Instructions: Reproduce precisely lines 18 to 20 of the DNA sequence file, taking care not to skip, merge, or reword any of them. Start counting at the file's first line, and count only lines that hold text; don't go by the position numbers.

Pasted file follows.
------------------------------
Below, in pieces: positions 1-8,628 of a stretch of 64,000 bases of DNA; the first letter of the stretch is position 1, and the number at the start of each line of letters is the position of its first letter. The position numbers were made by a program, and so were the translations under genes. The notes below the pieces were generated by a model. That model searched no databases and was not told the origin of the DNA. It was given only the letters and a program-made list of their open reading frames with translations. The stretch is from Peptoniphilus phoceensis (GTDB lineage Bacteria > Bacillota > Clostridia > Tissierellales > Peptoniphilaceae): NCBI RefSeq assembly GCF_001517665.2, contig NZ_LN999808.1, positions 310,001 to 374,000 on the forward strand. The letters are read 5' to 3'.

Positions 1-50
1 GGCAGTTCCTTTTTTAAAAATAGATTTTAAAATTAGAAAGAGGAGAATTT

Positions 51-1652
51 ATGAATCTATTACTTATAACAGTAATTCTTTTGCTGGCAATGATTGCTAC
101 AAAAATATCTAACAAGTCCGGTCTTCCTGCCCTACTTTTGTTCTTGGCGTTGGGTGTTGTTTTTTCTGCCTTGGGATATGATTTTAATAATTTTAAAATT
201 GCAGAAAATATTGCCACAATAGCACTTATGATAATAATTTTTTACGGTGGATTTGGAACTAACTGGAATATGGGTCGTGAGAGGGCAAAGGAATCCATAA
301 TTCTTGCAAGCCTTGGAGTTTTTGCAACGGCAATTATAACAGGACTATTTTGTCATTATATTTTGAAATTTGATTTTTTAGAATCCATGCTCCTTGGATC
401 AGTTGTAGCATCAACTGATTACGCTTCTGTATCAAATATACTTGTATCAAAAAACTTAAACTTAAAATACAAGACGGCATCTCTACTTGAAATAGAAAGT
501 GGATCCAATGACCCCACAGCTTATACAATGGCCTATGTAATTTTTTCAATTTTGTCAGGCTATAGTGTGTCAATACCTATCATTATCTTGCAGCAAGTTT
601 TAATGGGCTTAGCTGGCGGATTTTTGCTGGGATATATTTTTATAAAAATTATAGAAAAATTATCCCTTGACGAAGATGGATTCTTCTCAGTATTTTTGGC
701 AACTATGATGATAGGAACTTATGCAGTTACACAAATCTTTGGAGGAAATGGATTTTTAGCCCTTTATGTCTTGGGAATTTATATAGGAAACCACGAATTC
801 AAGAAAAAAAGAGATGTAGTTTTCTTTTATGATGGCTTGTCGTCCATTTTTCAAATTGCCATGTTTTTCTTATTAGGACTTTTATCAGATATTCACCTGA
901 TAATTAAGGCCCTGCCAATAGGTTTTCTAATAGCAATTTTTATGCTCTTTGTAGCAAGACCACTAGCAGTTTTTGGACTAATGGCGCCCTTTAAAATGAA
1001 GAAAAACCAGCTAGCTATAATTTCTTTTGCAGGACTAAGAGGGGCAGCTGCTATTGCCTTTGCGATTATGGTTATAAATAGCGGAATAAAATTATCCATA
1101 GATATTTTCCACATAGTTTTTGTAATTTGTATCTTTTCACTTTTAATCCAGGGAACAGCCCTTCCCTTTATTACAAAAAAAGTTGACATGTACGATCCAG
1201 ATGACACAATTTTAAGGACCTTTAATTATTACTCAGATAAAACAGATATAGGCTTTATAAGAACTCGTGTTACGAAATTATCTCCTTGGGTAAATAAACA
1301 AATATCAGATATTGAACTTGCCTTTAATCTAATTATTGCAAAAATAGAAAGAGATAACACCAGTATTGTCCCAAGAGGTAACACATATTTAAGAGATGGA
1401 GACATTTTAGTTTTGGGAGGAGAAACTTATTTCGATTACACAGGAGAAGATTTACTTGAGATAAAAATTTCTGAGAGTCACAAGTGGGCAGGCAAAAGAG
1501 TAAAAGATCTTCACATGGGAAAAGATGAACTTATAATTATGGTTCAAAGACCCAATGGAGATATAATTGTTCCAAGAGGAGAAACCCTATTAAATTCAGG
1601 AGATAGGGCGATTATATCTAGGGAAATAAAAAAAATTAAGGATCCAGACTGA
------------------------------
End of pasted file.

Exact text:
1301 AATATCAGATATTGAACTTGCCTTTAATCTAATTATTGCAAAAATAGAAAGAGATAACACCAGTATTGTCCCAAGAGGTAACACATATTTAAGAGATGGA
1401 GACATTTTAGTTTTGGGAGGAGAAACTTATTTCGATTACACAGGAGAAGATTTACTTGAGATAAAAATTTCTGAGAGTCACAAGTGGGCAGGCAAAAGAG
1501 TAAAAGATCTTCACATGGGAAAAGATGAACTTATAATTATGGTTCAAAGACCCAATGGAGATATAATTGTTCCAAGAGGAGAAACCCTATTAAATTCAGG